The rapid rise of hospitalists caring for inpatients received strong support from a new report published by the Archives of Internal Medicine. Hospital patients who receive care from both surgeons and hospitalists have better outcomes, the report found.
"Comanagement of surgical patients by medicine physicians has been shown to improve efficiency and to reduce adverse outcomes," wrote Gulsham Sharma, M.D., M.P.H. from the University of Texas Medical Branch, Galveston, and his co-writers for the report.
Dr. Sharma's team studied nearly 700,000 patients who were hospitalized for surgery from 1996 to 2006 and analyzed the number who received care from both hospitalists and surgeons for about 70 percent of the time patients were treated. The results show that comanaged care expanded 11.4 percent each year between 2001 and 2006. In the report's first five years, joint care remained steady at about 35 percent.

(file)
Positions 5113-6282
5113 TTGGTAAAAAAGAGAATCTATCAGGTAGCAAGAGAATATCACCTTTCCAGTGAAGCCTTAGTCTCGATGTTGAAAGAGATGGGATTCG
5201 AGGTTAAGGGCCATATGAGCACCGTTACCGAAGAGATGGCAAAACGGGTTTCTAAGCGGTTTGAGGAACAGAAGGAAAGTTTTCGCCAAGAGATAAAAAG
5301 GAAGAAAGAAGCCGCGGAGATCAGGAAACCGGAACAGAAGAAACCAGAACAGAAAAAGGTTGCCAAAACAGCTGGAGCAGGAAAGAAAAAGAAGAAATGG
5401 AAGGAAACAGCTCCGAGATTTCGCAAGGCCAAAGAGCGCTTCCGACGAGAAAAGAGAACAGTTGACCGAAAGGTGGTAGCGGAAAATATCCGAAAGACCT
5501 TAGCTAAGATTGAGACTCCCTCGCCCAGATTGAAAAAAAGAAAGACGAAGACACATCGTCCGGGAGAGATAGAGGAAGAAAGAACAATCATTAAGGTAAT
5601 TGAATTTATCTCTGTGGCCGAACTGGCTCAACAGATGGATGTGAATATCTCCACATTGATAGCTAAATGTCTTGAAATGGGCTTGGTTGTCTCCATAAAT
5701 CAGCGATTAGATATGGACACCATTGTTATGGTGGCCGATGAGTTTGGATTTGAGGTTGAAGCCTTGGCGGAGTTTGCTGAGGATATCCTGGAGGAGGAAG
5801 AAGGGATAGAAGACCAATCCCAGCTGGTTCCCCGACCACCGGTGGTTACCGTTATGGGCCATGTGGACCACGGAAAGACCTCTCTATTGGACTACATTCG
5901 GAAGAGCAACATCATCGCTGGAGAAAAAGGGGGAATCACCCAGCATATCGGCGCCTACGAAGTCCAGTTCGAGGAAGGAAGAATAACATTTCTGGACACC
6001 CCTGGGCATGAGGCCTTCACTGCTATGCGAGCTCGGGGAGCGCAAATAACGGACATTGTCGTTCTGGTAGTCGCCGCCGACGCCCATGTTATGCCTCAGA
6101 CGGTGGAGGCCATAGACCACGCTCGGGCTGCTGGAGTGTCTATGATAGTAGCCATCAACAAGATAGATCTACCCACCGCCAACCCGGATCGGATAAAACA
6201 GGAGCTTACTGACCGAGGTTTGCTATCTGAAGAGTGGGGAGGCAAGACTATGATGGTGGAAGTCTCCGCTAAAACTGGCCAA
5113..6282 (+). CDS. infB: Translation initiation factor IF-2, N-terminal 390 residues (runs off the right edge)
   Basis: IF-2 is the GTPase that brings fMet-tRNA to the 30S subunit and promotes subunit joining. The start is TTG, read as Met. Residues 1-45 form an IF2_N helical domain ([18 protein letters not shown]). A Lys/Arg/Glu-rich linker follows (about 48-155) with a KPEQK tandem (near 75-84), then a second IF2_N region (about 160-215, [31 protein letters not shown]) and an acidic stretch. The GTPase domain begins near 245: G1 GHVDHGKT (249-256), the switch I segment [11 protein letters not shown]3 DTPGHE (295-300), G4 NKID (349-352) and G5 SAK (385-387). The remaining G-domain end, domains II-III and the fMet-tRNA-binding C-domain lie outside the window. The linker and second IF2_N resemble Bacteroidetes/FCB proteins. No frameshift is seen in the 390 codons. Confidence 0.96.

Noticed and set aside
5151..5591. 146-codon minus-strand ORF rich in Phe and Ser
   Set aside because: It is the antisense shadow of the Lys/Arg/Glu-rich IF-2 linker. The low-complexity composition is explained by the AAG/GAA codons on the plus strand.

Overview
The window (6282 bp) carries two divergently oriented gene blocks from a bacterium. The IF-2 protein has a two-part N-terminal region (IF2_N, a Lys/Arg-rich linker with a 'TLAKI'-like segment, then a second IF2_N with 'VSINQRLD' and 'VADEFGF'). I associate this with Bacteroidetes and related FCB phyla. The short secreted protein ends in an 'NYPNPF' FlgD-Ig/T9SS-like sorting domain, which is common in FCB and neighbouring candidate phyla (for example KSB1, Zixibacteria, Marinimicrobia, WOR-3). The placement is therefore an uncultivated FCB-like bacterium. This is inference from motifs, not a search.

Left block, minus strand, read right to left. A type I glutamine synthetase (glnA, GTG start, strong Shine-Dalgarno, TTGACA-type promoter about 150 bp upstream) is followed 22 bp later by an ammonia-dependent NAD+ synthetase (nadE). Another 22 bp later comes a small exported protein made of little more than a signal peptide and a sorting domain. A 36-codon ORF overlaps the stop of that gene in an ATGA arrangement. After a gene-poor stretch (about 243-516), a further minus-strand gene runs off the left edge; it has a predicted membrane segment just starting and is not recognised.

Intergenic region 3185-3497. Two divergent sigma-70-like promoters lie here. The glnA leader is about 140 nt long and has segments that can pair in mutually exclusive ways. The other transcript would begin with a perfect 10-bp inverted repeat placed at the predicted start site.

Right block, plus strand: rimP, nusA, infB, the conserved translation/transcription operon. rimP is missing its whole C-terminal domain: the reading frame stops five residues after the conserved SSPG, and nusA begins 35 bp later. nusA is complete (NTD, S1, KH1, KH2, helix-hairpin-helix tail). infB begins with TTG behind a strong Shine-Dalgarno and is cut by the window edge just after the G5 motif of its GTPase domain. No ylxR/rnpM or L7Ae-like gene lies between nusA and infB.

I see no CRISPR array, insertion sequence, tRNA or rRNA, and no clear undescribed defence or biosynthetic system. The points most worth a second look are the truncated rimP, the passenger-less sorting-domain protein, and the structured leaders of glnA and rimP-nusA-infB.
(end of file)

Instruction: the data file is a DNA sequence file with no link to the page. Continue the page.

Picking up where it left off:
In recent years, hospitals have hired hospitalists to ensure that physicians are always available on-site to see patients in an emergency or urgent situations. Hospitalists also have helped to calm the stress and anxiety of hospitalized patients and families with daily visits.
The trend in hiring hospitalists made the difference in the rise of multidisciplinary care for patients. The report found older patients were more likely to have the increased care from both types of physicians.
"Comanagement of surgical patients by medicine physicians [hospitalists] is increasing," the authors concluded. "To meet this need, training in internal medicine should include medical management of surgical patients."
To learn more about the Archives of Internal Medicine study:
- read the report